City growth

Most of us already know that Palmy is the place to be, but others are starting to cotton on, leading to significant growth in our city. This is driving a lot of our work.

By 2034 we’re expecting a population of more than 103,000 people – 9,000 more than now. That means more housing will be needed within our existing urban areas, as well as expanding into new areas. We’re also seeing commercial and industrial growth as our city becomes known for being one of the fastest growing freight hubs in the country. Many big companies already call us home, and many more are wanting to. KiwiRail’s plan to have a freight hub to the northeast of the city will only drive that growth more as part of Te Utanganui – Central New Zealand Distribution Hub.

Whether it’s residential growth or industrial growth, the work behind the scenes remains the same. It starts with investigating and beginning the process of rezoning land for this growth. You can read more about this work on the pages linked below and in our proposed Future Development Strategy, which we’re also consulting on at the moment.

We also need to make sure we have the infrastructure and funding to support this growth. Where we are developing in existing areas, that typically means we will need to install bigger water pipes and more pump stations, as well as safety and efficiency improvements for our roads. Where we are developing in new areas that means new roads, new water pipes, pumps and connections and new parks and community facilities. Other service providers also need to be involved to provide things like telecommunications, fibre, gas and so on.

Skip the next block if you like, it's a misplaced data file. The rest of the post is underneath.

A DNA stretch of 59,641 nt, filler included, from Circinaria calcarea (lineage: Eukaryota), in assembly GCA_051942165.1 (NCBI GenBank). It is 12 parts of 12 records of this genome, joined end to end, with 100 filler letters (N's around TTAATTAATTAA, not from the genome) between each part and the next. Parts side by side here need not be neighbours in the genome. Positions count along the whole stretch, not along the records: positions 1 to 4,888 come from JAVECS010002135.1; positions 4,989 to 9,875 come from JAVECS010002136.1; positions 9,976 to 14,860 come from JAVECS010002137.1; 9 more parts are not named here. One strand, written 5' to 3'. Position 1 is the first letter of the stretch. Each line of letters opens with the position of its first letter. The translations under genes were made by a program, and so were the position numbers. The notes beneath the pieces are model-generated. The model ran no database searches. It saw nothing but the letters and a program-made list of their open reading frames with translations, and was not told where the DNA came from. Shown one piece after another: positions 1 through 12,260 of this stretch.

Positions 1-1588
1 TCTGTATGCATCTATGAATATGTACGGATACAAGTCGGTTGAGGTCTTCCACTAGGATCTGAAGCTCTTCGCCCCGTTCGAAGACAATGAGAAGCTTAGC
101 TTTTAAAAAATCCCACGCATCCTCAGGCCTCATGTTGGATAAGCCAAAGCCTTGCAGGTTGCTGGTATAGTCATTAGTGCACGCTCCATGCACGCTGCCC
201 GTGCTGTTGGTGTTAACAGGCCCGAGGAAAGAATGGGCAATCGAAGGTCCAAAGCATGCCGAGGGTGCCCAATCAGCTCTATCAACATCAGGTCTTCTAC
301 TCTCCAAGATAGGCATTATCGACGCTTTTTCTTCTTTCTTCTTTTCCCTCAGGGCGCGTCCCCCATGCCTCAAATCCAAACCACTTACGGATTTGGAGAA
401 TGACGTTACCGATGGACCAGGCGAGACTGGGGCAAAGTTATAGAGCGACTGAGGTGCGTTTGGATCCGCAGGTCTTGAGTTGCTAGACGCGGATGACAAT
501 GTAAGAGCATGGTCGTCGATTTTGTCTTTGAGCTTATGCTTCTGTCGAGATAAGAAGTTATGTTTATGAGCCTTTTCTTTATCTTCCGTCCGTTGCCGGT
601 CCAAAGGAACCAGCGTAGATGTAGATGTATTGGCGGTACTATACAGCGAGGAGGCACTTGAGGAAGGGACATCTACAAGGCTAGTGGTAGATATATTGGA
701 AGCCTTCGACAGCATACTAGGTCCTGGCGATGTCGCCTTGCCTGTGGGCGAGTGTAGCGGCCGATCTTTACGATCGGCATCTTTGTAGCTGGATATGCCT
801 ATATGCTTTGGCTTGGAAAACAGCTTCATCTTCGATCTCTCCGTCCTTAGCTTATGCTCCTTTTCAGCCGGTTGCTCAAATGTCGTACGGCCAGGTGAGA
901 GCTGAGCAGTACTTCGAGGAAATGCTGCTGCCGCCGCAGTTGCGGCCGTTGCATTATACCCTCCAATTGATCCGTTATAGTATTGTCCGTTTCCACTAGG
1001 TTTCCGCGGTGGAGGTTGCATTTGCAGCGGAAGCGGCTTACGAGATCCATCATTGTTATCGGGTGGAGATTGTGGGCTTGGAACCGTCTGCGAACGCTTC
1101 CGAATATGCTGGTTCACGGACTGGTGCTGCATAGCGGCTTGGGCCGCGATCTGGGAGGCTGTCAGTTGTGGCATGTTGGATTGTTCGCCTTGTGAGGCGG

This is costly work – the infrastructure costs associated with this growth in our long-term plan total $296 million. There’s also $2 million in operational costs for investigations and modelling to ensure we’re allowing development in the right place.

While developers pay fees for new developments in the city to help support these large infrastructure costs, we need to borrow to cover the upfront costs. Given the constraints on our borrowing, we will need to look at other funding options for this work. If we can’t seek external funding, this may slow down some of this important development for our city, including Aokautere, Kākātangiata and Ashhurst. 

These pages outline our growth needs and what we’re doing in more detail

Our plans for housing

Our plans for water

Our plans for transport

Future Development Strategy

Our spatial plan

This map of Palmerston North shows how we're planning for city growth.